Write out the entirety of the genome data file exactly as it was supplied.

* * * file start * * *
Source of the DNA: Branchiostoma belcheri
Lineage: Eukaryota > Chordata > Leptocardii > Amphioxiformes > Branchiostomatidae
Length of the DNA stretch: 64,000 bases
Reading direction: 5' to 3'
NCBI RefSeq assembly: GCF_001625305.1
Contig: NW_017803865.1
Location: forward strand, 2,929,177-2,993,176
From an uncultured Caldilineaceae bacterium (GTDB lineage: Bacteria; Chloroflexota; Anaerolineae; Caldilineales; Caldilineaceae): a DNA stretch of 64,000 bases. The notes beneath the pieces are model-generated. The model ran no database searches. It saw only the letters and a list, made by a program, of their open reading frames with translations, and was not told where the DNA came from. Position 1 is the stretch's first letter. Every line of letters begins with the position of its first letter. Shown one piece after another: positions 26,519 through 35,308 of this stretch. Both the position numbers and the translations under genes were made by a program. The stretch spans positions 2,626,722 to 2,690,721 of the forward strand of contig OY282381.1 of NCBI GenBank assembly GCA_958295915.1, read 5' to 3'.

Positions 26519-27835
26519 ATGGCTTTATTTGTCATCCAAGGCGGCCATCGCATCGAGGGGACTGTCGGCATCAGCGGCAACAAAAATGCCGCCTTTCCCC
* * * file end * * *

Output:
Source of the DNA: Branchiostoma belcheri
Lineage: Eukaryota > Chordata > Leptocardii > Amphioxiformes > Branchiostomatidae
Length of the DNA stretch: 64,000 bases
Reading direction: 5' to 3'
NCBI RefSeq assembly: GCF_001625305.1
Contig: NW_017803865.1
Location: forward strand, 2,929,177-2,993,176
From an uncultured Caldilineaceae bacterium (GTDB lineage: Bacteria; Chloroflexota; Anaerolineae; Caldilineales; Caldilineaceae): a DNA stretch of 64,000 bases. The notes beneath the pieces are model-generated. The model ran no database searches. It saw only the letters and a list, made by a program, of their open reading frames with translations, and was not told where the DNA came from. Position 1 is the stretch's first letter. Every line of letters begins with the position of its first letter. Shown one piece after another: positions 26,519 through 35,308 of this stretch. Both the position numbers and the translations under genes were made by a program. The stretch spans positions 2,626,722 to 2,690,721 of the forward strand of contig OY282381.1 of NCBI GenBank assembly GCA_958295915.1, read 5' to 3'.

Positions 26519-27835
26519 ATGGCTTTATTTGTCATCCAAGGCGGCCATCGCATCGAGGGGACTGTCGGCATCAGCGGCAACAAAAATGCCGCCTTTCCCC